Having sufficient bone density is crucial for dental implant surgery. Think of it like planting a tree—you need solid ground for the roots to take hold. Similarly, the titanium post acting as the root of your new tooth requires a solid foundation to attach to. Without enough bone in your jaw, it’s difficult, if not impossible, for the implant to stay securely in place.

Bone grafting: an extra procedure

If you lack sufficient bone density but are still considering dental implants, there’s hope! There are procedures available to help restore lost bone mass and prepare your mouth for successful implantation. One common approach is known as bone grafting.

Bone grafting involves surgically transplanting pieces of bone from another part of a patient’s body (or using synthetic materials) into your jawbone. Over time, these transplanted materials merge with existing bones, creating a stronger support structure necessary for an implant. However, while bone grafting is beneficial, adding this extra step increases both the complexity and cost of the overall treatment plan.

needs several visits

Getting dental implants isn’t a quick fix. It involves multiple appointments and procedures, especially if you need bone grafts before placing the implants.

restorations may need updating

While the implant posts themselves are built to last a lifetime, the dental crowns placed on top may need replacing every ten years. Although your insurance might cover some of these costs, it’s important to factor in this additional expense when weighing the decision to get dental implants.

risk of bone loss

While dental implants are designed to help preserve bone in your jaw, it’s important to note that bone loss is a part of aging. If you experience significant bone loss over time, your dental implant may lose support and require replacement. In such cases, a bone graft might also be necessary.

potential for implant failure

Although dental implants are generally effective for replacing missing teeth, not every implant is successful. On average, implants have a failure rate of 5% to 10%, meaning that your jaw may not accept and support the implant, leading to failure.

concerns about appearance

Some patients may encounter aesthetic concerns with dental implants. These issues can include differences in color and shape between the implant and natural teeth, which may result in a less-than-seamless appearance.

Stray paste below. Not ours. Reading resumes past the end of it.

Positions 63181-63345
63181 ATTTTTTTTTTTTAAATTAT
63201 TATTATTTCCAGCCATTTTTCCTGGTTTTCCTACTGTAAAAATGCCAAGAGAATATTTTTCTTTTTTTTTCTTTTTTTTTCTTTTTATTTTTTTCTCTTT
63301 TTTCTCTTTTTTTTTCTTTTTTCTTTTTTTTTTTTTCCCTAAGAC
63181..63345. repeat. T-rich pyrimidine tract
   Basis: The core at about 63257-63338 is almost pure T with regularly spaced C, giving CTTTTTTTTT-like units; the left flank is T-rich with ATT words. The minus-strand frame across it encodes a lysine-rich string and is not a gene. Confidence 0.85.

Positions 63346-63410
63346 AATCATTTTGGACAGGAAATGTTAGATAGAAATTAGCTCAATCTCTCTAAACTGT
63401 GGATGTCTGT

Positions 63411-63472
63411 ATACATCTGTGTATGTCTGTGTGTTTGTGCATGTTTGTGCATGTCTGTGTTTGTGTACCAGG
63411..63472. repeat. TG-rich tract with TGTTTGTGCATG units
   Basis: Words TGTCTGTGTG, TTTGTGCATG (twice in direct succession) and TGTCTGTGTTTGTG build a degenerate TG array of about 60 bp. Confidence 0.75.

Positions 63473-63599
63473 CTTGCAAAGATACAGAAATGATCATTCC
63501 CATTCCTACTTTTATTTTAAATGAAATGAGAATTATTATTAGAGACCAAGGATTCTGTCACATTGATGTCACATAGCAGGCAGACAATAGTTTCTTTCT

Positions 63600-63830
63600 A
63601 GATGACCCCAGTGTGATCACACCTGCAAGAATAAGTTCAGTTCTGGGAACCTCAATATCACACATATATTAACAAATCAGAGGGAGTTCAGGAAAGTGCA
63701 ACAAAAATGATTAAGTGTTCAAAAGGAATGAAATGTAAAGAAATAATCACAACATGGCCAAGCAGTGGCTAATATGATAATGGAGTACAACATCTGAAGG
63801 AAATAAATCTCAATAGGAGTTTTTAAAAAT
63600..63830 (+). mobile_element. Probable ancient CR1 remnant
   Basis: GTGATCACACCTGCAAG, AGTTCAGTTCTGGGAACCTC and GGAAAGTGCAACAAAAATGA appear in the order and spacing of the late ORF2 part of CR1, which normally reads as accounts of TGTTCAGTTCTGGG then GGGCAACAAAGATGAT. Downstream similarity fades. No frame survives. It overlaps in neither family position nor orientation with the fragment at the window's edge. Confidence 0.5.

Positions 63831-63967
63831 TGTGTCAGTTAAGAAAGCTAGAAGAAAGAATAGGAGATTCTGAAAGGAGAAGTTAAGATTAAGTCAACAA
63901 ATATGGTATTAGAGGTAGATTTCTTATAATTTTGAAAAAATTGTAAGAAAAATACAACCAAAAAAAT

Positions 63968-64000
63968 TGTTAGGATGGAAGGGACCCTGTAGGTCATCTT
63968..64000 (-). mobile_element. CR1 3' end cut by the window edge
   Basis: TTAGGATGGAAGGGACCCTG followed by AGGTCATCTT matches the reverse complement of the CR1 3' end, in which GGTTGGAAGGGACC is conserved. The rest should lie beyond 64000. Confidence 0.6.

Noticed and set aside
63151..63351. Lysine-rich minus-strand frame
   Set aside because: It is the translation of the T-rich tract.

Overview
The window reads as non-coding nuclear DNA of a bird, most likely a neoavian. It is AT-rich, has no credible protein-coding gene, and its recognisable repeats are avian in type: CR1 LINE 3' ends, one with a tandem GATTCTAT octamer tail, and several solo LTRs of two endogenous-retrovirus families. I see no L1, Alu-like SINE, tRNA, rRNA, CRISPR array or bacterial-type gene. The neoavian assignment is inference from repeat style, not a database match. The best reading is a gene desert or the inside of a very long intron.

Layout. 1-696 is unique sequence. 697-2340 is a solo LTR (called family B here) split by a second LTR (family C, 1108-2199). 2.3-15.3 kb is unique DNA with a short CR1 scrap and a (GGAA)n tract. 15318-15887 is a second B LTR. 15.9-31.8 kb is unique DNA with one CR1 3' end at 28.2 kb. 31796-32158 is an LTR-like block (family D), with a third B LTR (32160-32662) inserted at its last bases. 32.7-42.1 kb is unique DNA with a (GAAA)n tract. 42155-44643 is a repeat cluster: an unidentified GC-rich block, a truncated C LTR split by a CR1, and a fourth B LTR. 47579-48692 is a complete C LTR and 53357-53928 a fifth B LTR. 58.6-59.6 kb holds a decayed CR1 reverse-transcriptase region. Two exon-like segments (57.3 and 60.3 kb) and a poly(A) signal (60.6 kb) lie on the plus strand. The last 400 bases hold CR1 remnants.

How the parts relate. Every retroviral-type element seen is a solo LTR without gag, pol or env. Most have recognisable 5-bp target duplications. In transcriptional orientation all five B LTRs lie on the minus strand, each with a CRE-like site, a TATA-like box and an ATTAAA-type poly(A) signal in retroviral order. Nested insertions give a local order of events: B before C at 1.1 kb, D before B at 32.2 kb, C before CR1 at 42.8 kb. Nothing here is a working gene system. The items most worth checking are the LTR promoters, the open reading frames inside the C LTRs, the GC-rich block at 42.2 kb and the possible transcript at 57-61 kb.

Color and shape issues

Dental implants may not always perfectly match the color or shape of your natural teeth. Over time, color discrepancies can become more noticeable due to aging or lifestyle factors like smoking. Skilled oral surgeons may recommend professional tooth whitening before placing an implant to improve color consistency. Additionally, advancements in technology such as 3D imaging allow dentists to create custom-made implants that accurately replicate the shape of surrounding teeth for a more uniform appearance.

Who isn't a good fit for dental implants?

As mentioned earlier, dental implant treatment isn’t suitable for everyone. Various factors can impact your ability to support dental implants successfully. While not all of these factors automatically rule out dental implants, your oral surgeon will need to assess them during your initial consultation.

Conditions that may affect eligibility include:

  • Uncontrolled diabetes
  • Cancer
  • Previous jaw radiation
  • Bone diseases that hinder bone healing
  • Smoking
  • Alcoholism
  • Uncontrolled gum disease
  • Certain medications, like steroids or immunosuppressants
  • History of teeth grinding or clenching


While implanted teeth offer numerous benefits in restoring smiles and oral function, they also come with their share of disadvantages. From the high cost and surgical risks to potential complications and lengthy healing times, weighing these factors carefully before opting for dental implants is essential. 

Ready to address your dental concerns? Visit All About Smiles in Canton, MI, and schedule an appointment today. New patients can call at (734) 531-7638, while existing patients can reach us at (734) 981-1199.


While dental implants offer a permanent tooth replacement solution, not everyone is a candidate. Factors such as uncontrolled diabetes, cancer, smoking, and bone diseases affecting healing may disqualify certain individuals.

With proper care and maintenance, dental implants can last a lifetime. However, factors like bone density, oral hygiene, and lifestyle choices can impact their longevity.

Alternatives to dental implants include bridges, dentures, and removable partial dentures. Your dentist can recommend the best option based on your specific needs and preferences.